There are few bands in the scene that are as polarizing as Stray From The Path. With singles such as "Badge & A Bullet" and "Black Friday" that create dialogue about police brutality and consumerism respectively, there just aren't as many bands (especially on the Warped Tour) that are aggressive about educating their fans about the social ills that plague our society. After a couple days of trying to make it work, I finally sat down with guitarist Tom Williams to talk about the Warped Tour, their involvement with the organization Cop Block, and more.
First off, how's your experience been on this tour? I know the Monster stage is stacked this year, and makes a compelling case for one to just stay there all day.
I mean, it's probably been the best tour we've ever done. We're only a little bit into it, but it's summer camp for bands, hanging out with our boys and playing good shows most of the days. Some days we've had to close and it gets kinda rough when you play late, but everyone has to do that and it's been fucking awesome. We've been playing to a lot of new kids, and a lot of our kids have been coming out, which is sick.
How exciting is it to have a lot of close friends on the tour? I know you have The Ghost Inside with you guys, sharing a bus.
Yeah, it's the third time we've shared a bus with The Ghost Inside. Every Time I Die is some of our best friends, Terror's some of our best friends - The Story So Far and Four Year Strong are some new bands we've gotten tight with. It's been pretty fucking great, it made for a pretty easy transition to do a big tour like this.
Has there been any new bands that you've checked out?
I wouldn't call them new, but it's the first time I've been watching them over and over again - Bad Rabbits and State Champs. I saw Beartooth, I don't really like them but they're good...if that makes sense; I wouldn't never put them on my iPod...
But you can see why people like them.
Yeah, that dude Caleb who I met is a really nice kid was in Attack Attack!, which it's not a secret, I thought that band was dogshit. But it's cool that he's doing something a little more than I can back, but they're doing good, The Word Alive's doing really well, Attila's doing really well. It's pretty stacked tour, it's going great so far.
What inspired you guys to hop on this tour, as opposed to something like the All-Stars tour?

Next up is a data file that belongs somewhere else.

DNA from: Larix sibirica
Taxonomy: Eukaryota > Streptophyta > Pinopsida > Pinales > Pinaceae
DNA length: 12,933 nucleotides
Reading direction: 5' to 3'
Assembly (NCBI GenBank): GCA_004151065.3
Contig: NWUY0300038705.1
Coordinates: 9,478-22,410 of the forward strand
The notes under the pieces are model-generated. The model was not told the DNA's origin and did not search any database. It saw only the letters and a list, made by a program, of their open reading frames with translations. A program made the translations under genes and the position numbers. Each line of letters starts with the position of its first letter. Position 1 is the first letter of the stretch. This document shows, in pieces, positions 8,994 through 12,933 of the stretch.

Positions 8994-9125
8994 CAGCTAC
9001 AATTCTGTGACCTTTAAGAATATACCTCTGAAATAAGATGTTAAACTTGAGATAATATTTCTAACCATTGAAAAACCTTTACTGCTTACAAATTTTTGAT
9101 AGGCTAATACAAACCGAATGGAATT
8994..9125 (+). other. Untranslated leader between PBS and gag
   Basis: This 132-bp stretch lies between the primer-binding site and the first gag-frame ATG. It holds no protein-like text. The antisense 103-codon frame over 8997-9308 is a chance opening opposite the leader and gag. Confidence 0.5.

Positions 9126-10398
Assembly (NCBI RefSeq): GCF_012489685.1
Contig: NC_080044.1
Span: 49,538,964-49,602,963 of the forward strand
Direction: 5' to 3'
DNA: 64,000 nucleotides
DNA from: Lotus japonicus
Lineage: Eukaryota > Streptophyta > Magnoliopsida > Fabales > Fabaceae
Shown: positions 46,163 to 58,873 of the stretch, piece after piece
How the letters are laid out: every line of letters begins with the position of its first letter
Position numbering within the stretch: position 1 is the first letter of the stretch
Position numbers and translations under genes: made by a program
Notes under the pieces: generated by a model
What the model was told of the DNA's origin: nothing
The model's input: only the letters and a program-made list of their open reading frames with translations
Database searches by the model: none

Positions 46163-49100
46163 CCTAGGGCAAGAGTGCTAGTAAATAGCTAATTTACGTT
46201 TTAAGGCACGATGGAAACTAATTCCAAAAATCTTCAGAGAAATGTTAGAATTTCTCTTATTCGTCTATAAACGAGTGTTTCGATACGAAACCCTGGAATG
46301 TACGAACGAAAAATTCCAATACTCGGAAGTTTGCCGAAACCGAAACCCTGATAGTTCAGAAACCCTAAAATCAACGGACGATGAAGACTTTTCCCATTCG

For a band in our genre, this tour is the one that you aspire to get since you're a teenager, and we've been wanting to do it for so long. All-Stars was always like the "Alright, who didn't get Warped Tour? Alright, let's make a tour." And I'm not saying that's a bad thing, cause sometimes the bands are ones like Suicide Silence, Stick To Your Guns, Every Time I Die, Attila; good bands, cause you don't get Warped every year. And that's what All-Stars is, it's just much smaller scale - 10-15 bands, and people come to see the bands they want to see.
This time we've been playing to over 1000 people every day, and 300 know us and 700 don't, and we've been making news fans, which is what we've been trying to do this summer.
Looking at your setlist, which song is your favorite to play each day?
Always "Badge & A Bullet", and that's not even a Warped Tour thing, that's just my favorite. I really like playing the chorus, and we've been opening with that on this tour and it's been setting things off right away, so it's cool.
If you had time to add one more song to the set, which one would you add?
I'd probably say "Radio", we took that out so we could play "Bring It Back To The Streets". We feel like if there's any new kids that checked out bands on the line-up, they'd look at our music videos and "Bring It Back To The Streets" is one of our music videos, so we took out a new song for that. But we still love playing that song, I wish we could bring that song back for sure.
Stray From The Path is all about informing people and being socially active. What's your take on some of the bands on this tour that aren't really saying anything?
It depends on who we're talking about, because Warped Tour is a pretty big deal as far as getting your music out to people, which is a hard thing to do from the beginning. It's hard to get your music out there because you have hundreds of bands that do the same thing as you, so I don't really fault them for using this tour to not do something.
For the bands that just don't give a shit about their music, it's just like the bands that are lip-synching on this tour, it's frustrating because I know how hard we've worked on our music to get here and see people on cruise-control the whole way. It's kind of annoying, and they have that fan base and they don't care about their music, so they're not using it to speak about anything worthwhile, so it's like "What are your intentions?". I dunno, it's hard to say on this tour, but in general there's a lot of bands that don't use their outlet for a lot of things.
Let's talk about the Cop Block literature you guys have at your merch table this year. Why this group in particular?
Because the law enforcement is getting pretty scary and I follow Cop Block pretty closely, and when we put out our video for "Badge & A Bullet", one of the guys that works for Cop Block, his name is Pete hit me up and said "Saw this video, huge fan, love it. Just wanted to say that we're watching." So on this tour, I wanted to do something where we're handing out some stuff that is spreading some sort of information. So I hit up Cop Block, told them about the tour and they of course know what Warped Tour was, and they were totally into it.